We then use the BitmapData.copyPixels () method to copy a small piece of the image based on the sourceRect. The parameters for this method are the bitmap image to copy, the rectangle area to copy and the destination point to where we will copy it.

Add the following line of code below the sourceRect declaration.

We then create one temporary Bitmap to house the BitmapData we just copied and one temporary Sprite to house that Bitmap.

Then we push a reference of each Sprite onto _pictureArray for access later. After this we add the Sprite to the stage with the same coordinate as where we copied it from, thus recreating the original image.

We then offset the image by centerWidth and centerHeight to center it correctly on the stage.

Add the following lines of code and, once again, save the file:

Step 21: Test Three

Go ahead and test it again. You should see the image correctly laid out on the stage. It won't even look like it's been separated into 1250 pieces.

Right after the closing bracket of the second loop, before we close the method, add the following line of code:

We add an event listener to the stage to listen for a MouseEvent.CLICK. This will trigger the animation by running the blowWind() function, which we'll create in the next step.

Your WindEffect class should look something like this:

Step 22: Creating the Wind Effect

Start off by removing the MouseEvent.CLICK event listener since we need it to happen only once. Add the following lines of code after the createEffect () method:

We need to go through all the sprites we assigned into _pictureArray and animate them individually.

TweenLite is applied to animate all the pieces towards the right as if wind were blowing on them.

The parameters are: the target for the tween, the duration of the tween, a variable object that holds all the properties, along with the values you want to apply the tween to.

For example: (target, duration, {x:100, y:100, rotation:30, ease:Strong.easeIn, onComplete:trace, onCompleteParams:['hello']}).

The above example's last two parameters are used for when the tween finishes. The onComplete parameter calls the trace function and the onCompleteParams parameter sends an array containing the string 'hello' into the trace function.

Add the following lines of code right after the remove event listener:

In the actual implementation, when we call TweenLite from within the loop, we assign the target as _pictureArray[current iteration].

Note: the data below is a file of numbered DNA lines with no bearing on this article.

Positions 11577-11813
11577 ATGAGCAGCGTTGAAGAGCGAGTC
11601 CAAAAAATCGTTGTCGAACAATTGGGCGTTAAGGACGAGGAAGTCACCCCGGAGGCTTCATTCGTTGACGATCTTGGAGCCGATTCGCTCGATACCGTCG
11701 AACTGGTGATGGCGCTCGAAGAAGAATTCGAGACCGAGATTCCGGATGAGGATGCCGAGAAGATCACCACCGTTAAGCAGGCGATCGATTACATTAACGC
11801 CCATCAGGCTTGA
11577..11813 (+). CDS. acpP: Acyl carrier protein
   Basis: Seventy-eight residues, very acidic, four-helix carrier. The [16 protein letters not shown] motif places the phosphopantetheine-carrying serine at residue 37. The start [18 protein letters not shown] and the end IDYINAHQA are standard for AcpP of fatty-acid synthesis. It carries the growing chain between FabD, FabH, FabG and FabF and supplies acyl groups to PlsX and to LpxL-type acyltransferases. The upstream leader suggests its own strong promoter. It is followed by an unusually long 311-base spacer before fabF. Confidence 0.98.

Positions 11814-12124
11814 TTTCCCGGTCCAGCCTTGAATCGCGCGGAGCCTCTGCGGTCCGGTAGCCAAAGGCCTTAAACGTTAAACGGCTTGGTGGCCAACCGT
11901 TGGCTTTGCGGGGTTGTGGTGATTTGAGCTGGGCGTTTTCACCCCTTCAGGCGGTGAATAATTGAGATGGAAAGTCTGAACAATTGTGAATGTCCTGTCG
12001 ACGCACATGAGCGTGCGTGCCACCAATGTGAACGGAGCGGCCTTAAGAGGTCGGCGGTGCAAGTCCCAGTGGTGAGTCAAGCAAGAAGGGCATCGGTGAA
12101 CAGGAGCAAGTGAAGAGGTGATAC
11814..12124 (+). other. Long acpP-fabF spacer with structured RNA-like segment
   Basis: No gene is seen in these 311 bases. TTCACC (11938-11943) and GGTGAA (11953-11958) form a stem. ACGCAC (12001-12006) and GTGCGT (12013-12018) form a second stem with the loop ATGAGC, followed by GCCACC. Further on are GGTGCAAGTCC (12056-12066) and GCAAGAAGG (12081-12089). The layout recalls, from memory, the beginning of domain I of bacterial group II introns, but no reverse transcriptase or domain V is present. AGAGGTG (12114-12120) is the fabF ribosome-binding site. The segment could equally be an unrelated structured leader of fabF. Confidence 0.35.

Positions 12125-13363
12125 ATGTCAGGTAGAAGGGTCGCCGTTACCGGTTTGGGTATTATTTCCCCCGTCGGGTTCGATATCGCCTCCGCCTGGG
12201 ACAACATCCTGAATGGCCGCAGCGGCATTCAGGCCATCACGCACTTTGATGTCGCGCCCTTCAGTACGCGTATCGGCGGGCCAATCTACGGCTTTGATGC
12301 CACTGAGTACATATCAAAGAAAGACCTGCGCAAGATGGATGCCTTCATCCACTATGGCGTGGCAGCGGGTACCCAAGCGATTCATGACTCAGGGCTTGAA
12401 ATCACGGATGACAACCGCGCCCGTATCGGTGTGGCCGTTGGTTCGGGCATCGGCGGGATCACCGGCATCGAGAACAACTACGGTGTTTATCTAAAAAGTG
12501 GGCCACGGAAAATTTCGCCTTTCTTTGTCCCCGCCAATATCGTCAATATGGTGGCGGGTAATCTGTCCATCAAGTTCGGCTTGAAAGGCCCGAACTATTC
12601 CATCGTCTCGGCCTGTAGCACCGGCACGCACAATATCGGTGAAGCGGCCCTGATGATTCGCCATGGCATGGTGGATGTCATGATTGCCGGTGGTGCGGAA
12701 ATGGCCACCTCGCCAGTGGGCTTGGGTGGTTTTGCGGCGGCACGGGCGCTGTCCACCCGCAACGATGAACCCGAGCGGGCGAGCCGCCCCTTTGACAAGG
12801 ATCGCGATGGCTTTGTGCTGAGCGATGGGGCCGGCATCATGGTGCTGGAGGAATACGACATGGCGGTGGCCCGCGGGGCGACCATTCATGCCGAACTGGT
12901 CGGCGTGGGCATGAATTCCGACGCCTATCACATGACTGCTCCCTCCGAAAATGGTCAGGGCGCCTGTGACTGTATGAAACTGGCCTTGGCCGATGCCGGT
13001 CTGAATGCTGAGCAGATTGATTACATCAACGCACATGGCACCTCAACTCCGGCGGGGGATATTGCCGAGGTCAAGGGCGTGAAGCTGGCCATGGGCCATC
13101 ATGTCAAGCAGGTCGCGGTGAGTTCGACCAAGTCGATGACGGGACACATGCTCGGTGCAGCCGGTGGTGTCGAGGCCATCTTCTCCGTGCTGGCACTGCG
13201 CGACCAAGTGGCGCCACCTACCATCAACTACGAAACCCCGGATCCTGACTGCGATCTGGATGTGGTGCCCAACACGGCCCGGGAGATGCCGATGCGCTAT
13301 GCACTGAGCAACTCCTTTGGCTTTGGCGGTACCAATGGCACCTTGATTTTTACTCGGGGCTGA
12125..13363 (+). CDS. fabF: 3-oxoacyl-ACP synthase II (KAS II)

For the duration we assign a value for the length of the tween to a random time between .25 seconds and 2 seconds.

The variable object holds 5 properties:

  • x:stage.stageWidth + 100 which will animate the sprite's x property.
  • y:_pictureArray[i].y + getRandomRange (-100,100,false) which will get the current sprite's y position and add a random number between -100 and 100 to give the animation an expanding effect.
  • rotation:getRandomRange (-90,90) rotates the current sprite to anywhere between -90 and 90 degrees.
  • ease:Strong.easeIn which makes the tween start slowly and suddenly speed up.
  • onComplete:removeSprite which calls the removeSprite method once the tween has finished and the Sprite is off the screen.
  • onCompleteParams which sends the array [_pictureArray[current iteration]] as the parameter for removeSprite.

Step 23: removeSprite () Method

This method is called from TweenLite when the animation for a particular tween has finished. We just remove the Sprite from the display list so there's no clutter. Add the following lines of code after the blowWind () method:

Step 24: getRandomInRange () Method

I'm sure you're familiar with this one (if not, Carlos Yanez has written a Quick Tip on the subject.) My version has an option of returning either whole numbers (int, uint) or floats (fractions).

Add the following lines of code. If you're using FlashDevelop, you can save it as a custom snippet so it's easily added to any class/project. I have it declared as a public static method for full accessibility.

That's it! Run the movie. If there's anything wrong, check your code against the WindEffect class I've included in the source download.


The key to creating cool effects is to learn and master both image manipulation and animation tweening classes like TweenLite. Please feel free to drop a note for any comments, concerns, or suggestions. Thanks for reading!